Off-pump, beating-heart coro-nary artery bypass graft surgery has kept on ticking despite a mound of inconclusive studies of its benefits.
Short of minimally invasive surgery, the roughly 6-year-old procedure (often referred to as CABG and pronounced cabbage) is kind of a low-tech solution to a high-tech problem. It eliminates the need for a heart-lung bypass machine in a risky surgery where clogged coronary arteries are bypassed to improve blood flow to the heart, but the trade-off is that the procedure demands greater precision from the surgeon.
In theory, performing surgery on a patient's beating heart without the safety net of a heart-lung bypass machine nevertheless should reduce deaths, hospital lengths of stay and complications such as infections associated with blood transfusions--all of which help reduce costs. Proving that theory has been daunting, with a host of variables at play such as the age and health of the patient and the expertise of the surgeon. The impracticality of large, double-blind, randomized clinical trials whose volunteers are heart-disease patients facing life or death consequences have made such studies almost nonexistent to date.
But a study released exclusively to Modern Healthcare provides the first concrete evidence that this emerging technique is poised to hatch out of its shell into the mainstream of open-heart surgery. After analyzing hundreds of thousands of open-heart surgery cases, the study, possibly for the first time, has uncovered some hard data that solidly validates the procedure.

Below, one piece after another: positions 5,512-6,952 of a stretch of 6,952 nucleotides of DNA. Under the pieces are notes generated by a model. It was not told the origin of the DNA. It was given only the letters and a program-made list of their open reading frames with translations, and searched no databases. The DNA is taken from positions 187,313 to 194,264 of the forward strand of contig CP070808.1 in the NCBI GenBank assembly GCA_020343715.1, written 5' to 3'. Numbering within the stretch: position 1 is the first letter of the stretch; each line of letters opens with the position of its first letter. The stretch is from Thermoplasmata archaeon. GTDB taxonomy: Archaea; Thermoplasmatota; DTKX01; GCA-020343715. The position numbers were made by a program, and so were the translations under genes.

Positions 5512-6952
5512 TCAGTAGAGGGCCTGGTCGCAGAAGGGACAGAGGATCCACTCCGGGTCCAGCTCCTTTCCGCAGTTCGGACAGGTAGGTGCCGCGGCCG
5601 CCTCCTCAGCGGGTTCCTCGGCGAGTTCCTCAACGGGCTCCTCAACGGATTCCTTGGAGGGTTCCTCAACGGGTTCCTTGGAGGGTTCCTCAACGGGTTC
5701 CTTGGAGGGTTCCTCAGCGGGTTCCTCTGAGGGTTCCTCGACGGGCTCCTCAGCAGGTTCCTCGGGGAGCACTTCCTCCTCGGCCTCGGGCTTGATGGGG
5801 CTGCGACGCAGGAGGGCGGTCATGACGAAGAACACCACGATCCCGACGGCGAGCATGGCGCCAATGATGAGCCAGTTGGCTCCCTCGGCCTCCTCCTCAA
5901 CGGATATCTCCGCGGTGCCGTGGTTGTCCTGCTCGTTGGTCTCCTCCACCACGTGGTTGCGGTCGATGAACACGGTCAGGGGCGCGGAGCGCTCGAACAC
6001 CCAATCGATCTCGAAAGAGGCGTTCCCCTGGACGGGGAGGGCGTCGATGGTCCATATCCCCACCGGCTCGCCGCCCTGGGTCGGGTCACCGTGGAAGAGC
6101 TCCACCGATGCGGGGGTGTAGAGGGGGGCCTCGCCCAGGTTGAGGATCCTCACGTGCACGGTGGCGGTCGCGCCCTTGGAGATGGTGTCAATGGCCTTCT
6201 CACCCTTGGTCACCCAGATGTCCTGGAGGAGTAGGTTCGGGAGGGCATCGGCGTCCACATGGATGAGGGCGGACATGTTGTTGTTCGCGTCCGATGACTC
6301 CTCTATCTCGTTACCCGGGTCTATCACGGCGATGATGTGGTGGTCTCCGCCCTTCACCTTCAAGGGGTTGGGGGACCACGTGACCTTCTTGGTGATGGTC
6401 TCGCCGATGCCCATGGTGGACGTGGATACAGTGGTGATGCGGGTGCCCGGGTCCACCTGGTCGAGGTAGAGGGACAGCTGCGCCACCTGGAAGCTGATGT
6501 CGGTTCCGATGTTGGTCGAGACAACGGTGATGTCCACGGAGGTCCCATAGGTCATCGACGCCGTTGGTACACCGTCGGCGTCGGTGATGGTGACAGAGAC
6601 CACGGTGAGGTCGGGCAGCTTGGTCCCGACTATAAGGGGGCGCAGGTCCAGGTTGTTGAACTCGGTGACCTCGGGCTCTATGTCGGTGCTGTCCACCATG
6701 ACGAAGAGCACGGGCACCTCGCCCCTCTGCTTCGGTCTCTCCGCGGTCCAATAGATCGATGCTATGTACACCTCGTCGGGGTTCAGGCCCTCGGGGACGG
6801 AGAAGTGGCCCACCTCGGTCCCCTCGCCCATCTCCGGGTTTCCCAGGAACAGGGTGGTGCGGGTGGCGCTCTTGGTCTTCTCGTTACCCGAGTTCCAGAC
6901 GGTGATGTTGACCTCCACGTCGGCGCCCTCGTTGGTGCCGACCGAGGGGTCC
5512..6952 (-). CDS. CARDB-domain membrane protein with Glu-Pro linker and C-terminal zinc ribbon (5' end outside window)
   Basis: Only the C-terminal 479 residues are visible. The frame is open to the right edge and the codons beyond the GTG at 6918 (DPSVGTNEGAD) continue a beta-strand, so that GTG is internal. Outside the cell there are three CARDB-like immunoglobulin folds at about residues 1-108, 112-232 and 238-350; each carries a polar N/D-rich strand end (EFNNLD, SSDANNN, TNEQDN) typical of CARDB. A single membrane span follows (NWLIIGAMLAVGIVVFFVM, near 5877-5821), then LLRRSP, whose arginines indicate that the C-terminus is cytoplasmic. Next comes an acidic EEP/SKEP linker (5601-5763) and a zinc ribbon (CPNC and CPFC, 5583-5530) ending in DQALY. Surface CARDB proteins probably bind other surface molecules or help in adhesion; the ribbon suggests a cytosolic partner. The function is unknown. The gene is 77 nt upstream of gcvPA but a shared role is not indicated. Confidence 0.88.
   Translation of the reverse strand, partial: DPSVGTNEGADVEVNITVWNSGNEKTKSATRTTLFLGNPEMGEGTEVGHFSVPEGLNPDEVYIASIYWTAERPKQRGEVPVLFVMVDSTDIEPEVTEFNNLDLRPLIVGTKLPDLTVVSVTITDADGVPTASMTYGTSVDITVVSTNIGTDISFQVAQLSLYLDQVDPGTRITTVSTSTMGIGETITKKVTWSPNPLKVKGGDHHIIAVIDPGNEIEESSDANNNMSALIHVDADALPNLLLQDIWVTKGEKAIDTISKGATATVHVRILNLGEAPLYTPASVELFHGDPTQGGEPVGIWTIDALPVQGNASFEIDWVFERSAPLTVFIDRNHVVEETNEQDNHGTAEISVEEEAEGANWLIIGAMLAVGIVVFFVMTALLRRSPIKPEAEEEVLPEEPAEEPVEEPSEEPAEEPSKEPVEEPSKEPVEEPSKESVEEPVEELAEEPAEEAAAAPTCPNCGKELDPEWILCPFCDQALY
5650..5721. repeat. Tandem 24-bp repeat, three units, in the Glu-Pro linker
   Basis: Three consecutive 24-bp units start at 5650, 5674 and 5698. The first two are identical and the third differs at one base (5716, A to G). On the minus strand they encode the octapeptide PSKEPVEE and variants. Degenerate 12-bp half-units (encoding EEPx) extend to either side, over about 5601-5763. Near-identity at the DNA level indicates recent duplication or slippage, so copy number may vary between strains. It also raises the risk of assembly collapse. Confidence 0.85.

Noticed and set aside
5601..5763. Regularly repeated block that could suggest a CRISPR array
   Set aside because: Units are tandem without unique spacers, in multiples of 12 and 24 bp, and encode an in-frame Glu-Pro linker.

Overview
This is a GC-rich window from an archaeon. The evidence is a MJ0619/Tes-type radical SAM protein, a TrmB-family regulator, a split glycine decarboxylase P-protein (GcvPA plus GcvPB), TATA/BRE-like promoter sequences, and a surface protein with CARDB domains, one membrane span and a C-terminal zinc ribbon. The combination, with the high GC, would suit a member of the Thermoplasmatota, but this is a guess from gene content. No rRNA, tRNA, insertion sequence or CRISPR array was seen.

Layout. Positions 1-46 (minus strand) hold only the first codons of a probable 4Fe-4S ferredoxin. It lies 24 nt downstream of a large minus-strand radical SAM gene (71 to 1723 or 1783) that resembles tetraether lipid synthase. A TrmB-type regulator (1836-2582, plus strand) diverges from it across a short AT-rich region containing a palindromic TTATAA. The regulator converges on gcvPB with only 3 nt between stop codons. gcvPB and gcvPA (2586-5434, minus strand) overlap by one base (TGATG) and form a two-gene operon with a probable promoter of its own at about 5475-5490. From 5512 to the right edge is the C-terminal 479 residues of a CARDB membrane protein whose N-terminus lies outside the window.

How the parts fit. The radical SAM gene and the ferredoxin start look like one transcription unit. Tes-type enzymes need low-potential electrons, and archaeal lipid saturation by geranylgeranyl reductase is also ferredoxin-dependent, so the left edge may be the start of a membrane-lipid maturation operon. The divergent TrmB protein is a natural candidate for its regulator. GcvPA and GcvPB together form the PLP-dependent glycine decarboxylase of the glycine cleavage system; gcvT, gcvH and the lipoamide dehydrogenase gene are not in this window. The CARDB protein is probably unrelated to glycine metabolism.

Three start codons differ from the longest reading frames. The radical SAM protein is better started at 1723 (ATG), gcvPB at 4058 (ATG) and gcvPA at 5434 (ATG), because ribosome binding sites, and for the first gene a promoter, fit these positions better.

Perhaps most significantly, the researchers have tracked how outcomes over the three-year study period have significantly improved as cardiac surgeons have scaled the steep learning curve involved in performing the more precise off-pump procedure. Taken in total, the study offers the first powerful rationale for employing the newer surgical technique regardless of a patient's age or health.
Solucient, an Evanston, Ill.-based healthcare information and research company, conducted the first-of-its-kind study at the request of Modern Healthcare.
The study found, as have others, that length of stay and cost per case of on- vs. off-pump bypass surgery are essentially equivalent. But deaths from the procedure, which started out higher for off-pump, have declined to the point where off-pump surgery results in fewer deaths on a risk-adjusted basis, according to Solucient's data.
Overall, during the three-year period, more patients died as a result of the off-pump procedure. Yet, taking a microscopic look at the historical trend, Solucient found that the mortality rate for the newer procedure was declining, presumably as surgeons gained greater experience along with higher volumes. After the data are adjusted for patient age, the break-even point appeared to occur in mid-2000. In general, unadjusted deaths as a result of the off-pump procedure have declined dramatically from a high of 3.82% in the early part of the study to a low of 2.18% in the latter part (See chart). Meanwhile, unadjusted deaths from the on-pump procedure have remained fairly constant, fluctuating from 1.97% to 2.39%. When death rates are risk-adjusted for older, sicker patients, the outcomes look better for off-pump surgery than on-pump surgery.